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Phillip Lopate describes the shape of Manhattan Island as‘a luxury liner, permanently docked, going nowhere’. This feeling of being tethered to the land, unable to get to sea, was a feature of New York life for much of the twentieth century. New York was an island without a coast. The West Side piers that once welcomed the Lusitania spent most of the twentieth century crumbling or behind barbed wire, while the East Side’s coves and points were cut off from pedestrians by six lanes of the Robert Moses-designed Franklin Delano Roosevelt Drive. It wasn’t much easier to reach the shores of Brooklyn, Queens or the Bronx, either: with a few exceptions, they were largely reserved for municipal or industrial use, and easiest to see from the Staten Island Ferry (en route to the borough with the most beaches). Now, slowly, the city is reclaiming its shoreline, with some spectacular results.

Bloodworms by M. A. Istvan Jr.

OBJECT: Bloodworms, Fish

BODY OF WATER: Hudson River

 

It was striper season in the early nineties

on the eastern bank of the Hudson River,

just south of the Newburgh-Beacon Bridge. 

My dad, bareback-sloshed with beer and sun,

had his deep-sea pole cast for food. To him

no matter were the toxicity warnings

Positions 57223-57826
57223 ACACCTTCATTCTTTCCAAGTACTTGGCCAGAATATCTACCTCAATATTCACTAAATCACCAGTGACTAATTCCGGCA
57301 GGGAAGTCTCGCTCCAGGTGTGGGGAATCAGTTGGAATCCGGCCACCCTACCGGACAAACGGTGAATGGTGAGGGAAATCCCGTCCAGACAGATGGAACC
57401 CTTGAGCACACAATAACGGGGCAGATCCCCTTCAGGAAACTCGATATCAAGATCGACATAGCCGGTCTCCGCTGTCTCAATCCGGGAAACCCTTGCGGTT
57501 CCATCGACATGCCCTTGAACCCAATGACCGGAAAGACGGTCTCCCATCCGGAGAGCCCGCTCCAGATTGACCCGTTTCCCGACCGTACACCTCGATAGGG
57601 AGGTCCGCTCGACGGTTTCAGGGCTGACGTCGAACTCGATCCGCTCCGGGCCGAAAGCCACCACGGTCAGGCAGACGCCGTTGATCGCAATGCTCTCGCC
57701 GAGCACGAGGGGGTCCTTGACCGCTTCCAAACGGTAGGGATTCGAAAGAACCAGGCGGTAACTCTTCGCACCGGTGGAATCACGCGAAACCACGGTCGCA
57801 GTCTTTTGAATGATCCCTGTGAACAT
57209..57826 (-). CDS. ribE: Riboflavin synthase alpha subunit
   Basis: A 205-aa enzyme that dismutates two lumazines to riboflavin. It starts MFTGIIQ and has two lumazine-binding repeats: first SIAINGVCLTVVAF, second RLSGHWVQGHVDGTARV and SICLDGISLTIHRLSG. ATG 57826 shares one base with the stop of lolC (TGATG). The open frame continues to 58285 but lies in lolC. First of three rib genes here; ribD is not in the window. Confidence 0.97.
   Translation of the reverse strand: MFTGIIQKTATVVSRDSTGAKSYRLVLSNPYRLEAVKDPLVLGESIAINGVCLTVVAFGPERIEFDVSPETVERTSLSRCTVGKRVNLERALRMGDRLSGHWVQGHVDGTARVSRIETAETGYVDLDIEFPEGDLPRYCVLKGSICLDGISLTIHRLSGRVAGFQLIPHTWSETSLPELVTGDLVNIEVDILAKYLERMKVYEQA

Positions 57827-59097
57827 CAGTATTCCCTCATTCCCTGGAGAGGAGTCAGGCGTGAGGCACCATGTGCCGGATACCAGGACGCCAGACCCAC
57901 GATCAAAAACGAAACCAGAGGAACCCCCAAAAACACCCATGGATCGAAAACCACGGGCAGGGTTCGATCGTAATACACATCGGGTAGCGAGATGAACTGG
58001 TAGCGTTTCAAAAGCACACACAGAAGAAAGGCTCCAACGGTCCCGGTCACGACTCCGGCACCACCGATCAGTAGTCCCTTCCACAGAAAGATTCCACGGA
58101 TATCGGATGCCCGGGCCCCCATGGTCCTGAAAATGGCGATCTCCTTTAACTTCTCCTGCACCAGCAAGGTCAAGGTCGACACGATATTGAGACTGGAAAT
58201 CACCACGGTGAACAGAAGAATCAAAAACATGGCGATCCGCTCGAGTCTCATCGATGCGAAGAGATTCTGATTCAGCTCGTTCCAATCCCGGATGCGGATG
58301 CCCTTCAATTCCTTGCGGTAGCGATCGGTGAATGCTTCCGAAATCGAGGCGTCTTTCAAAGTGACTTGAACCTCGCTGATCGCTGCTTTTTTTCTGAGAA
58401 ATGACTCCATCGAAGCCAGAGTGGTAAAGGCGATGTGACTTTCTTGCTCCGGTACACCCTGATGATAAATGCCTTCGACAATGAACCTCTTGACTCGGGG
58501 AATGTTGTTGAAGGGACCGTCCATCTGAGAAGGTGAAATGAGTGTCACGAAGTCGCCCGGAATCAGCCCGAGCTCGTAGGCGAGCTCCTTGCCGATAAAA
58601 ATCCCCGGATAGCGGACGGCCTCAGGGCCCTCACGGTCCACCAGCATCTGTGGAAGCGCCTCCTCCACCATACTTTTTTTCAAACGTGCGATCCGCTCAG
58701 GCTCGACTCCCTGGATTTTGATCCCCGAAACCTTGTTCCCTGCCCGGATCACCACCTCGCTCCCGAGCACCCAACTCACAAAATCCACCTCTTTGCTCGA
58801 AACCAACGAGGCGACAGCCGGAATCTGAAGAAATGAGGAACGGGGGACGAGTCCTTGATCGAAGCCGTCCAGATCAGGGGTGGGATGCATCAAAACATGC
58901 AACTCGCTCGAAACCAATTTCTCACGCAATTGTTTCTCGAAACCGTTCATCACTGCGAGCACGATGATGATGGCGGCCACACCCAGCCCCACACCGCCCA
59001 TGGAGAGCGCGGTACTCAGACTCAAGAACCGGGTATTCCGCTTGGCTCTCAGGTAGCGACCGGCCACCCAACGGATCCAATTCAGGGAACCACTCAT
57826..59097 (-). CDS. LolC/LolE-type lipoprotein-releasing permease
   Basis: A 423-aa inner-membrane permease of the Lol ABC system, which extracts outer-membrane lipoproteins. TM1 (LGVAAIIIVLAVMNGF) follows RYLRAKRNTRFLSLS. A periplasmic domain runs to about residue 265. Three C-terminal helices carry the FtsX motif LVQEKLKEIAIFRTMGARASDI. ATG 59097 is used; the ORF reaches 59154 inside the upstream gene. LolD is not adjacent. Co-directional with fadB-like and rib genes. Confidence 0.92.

on most fish north of the Tappan Zee. 

 

When my dad reeled in a hook gone empty, 

it was my job to pass him the white carton

of gas station bloodworms—too little 

to do much more than pass, too afraid 

to dig through that mesh of moist seaweed

for a seven-inch aggressive: venom-fanged, 

a band of pulsing skin tags down each side.

 

Inevitably my dad would slur, “Wanna try 

baitin’ the bitch?” His casual delivery,

so he knew, painted the task so trouble-free

that the command at the core of his question 

stood out all the more. But he was not serious.

He knew me. He would leave me nerve-racked, 

just a moment, before showing how easy it was. 

 

A squeeze to protract its eversible proboscis,

my dad would let the four black fangs pierce

his nicotine finger, leaving the worm to dangle

for me. Then he would drive the hook down 

the retracting mouth, throughout the pink body.

So much blood, the color of ours, would pool 

in the creases of his hands, dripping to rocks.


 

M. A. ISTVAN JR. is a zodiac surgeon and respected board member of the National Council for Geocosmic Research. Whereas most other zodiac surgeons are equipped to shift your sign only one position forward, Istvan can shift your sign either one position forward or—barring the unlikely circumstance that you are a menopausal Pisces with a quadruped gait—even one position back. Istvan hopes that increased awareness about zodiac surgery will help bring in the funding required for researching zodiac sign transplantation, which ideally will allow a shift to any of the twelve signs in a matter of hours (as opposed to the years it takes currently to shift just one spot). As Istvan recently revealed in an interview with Shadow Transits, he envisions a future where there will be a zodiac donor box on driver’s licenses. https://txstate.academia.edu/MichaelIstvanJr.